Frequently Asked Questions About Interventional Cardiology in Dogs and Cats
How should I prepare for my pet’s interventional cardiology procedure?
Similar to standard surgeries and anesthesia, food should be withheld by midnight the night before a planned procedure. Medications that your pet is being given would typically be given as usual the morning of the procedure, but this should be verified with the cardiologist. In many cases, a morning drop-off time will be arranged, early enough for your pet to be evaluated by the cardiology and anesthesia departments prior to the procedure. Some cases require admission to the hospital the day before the procedure.
Will my pet feel any pain?
Interventional cardiac procedures are considered minimally invasive, with little or no incisions needed. Many procedures are performed through small punctures in the skin, whereas others may require only one or two small skin incisions. This approach is quite different from traditional surgery, minimizing the amount of pain after the procedure. The procedures themselves are performed with the aid of anesthesia administered by our anesthesia department, with no pain perceived during anesthesia. Post-operatively, we will monitor closely for any evidence of pain, and appropriate pain management will be provided in the hospital. In some instances, pain medication will be continued for a short time after the procedure.
How long will my pet need to stay in the hospital?
Following the procedure, your pet will be hospitalized overnight for monitoring. During hospitalization, another cardiac evaluation will be performed to assess the effects of the procedure. Your pet will likely be ready to return home by the next morning.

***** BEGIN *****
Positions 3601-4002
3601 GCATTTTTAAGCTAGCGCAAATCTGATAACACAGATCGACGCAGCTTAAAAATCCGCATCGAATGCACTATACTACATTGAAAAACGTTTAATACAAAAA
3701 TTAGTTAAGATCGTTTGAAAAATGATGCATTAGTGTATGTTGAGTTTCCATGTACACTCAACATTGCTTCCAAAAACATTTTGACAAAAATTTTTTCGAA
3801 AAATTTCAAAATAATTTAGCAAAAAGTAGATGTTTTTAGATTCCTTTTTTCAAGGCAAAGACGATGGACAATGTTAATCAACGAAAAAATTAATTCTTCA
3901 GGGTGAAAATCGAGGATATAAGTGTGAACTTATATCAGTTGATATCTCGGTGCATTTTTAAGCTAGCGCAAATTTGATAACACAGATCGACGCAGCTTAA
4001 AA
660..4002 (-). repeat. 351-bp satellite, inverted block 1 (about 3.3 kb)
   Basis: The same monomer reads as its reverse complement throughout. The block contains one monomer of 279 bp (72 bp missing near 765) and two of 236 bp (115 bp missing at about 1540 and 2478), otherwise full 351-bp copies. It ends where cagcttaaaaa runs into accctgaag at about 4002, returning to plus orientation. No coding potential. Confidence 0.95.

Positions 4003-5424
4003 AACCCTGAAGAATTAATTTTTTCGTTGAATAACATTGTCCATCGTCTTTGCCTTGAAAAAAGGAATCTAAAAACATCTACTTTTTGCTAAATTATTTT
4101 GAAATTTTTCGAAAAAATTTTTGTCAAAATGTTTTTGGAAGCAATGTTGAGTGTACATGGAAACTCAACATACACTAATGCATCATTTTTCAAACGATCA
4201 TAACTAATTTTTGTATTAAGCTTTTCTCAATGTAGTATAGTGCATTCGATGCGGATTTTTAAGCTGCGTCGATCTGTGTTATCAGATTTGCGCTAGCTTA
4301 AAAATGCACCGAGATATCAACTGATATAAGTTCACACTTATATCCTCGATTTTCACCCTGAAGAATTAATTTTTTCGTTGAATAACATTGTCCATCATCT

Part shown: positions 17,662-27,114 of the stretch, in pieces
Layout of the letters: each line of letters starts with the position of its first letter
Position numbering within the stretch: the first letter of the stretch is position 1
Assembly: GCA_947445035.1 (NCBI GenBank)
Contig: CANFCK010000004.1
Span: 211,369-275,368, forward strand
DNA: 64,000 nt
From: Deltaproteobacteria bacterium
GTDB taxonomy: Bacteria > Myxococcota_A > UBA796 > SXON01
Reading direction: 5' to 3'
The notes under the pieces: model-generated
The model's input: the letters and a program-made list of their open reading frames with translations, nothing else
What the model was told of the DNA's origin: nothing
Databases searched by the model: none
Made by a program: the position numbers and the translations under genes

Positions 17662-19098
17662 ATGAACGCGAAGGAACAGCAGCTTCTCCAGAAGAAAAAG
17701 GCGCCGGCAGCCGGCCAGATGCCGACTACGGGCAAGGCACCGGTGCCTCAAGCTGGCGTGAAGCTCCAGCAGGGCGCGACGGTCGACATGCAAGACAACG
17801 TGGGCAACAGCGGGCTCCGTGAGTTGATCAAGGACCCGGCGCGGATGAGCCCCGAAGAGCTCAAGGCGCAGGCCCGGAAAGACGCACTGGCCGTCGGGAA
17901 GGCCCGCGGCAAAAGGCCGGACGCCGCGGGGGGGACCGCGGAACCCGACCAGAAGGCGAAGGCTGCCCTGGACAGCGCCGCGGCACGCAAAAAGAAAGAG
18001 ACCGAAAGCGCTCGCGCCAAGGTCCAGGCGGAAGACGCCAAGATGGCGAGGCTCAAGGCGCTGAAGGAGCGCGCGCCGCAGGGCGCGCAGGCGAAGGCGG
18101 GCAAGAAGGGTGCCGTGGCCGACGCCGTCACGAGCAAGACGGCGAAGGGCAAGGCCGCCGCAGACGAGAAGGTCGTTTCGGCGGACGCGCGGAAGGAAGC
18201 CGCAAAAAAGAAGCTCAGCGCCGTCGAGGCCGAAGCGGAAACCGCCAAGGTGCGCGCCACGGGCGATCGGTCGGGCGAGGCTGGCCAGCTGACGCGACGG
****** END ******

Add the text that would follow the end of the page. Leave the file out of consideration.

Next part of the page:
What should I expect in the short term after the procedure?
Your pet should feel normal within a day or two following the procedure. Similar to any surgery, exercise will typically be restricted for 2 weeks, though pacemaker therapy will require additional restriction time. No running, jumping, or playing is allowed during this time frame. Most dogs do best in a large kennel at home, though confinement to a small room may be sufficient so long as there is no temptation to run or jump. Trips outside should be brief and supervised on a leash. A short course of an antibiotic may be prescribed to prevent infection, though no diet changes are necessary. Skin sutures may be present and require removal at a clinic within 2 weeks.
Is long-term follow-up needed?
Yes. We carefully monitor our patients, even on a long-term basis. However, much of this is achieved by phone calls. As for actual hospital visits, the medium-term recheck should occur within a few months, and then a long-term recheck should be performed 1 year after the procedure. Further long-term follow-up will be determined at that point. All throughout, we will continue to keep your family veterinarian informed of any findings or developments.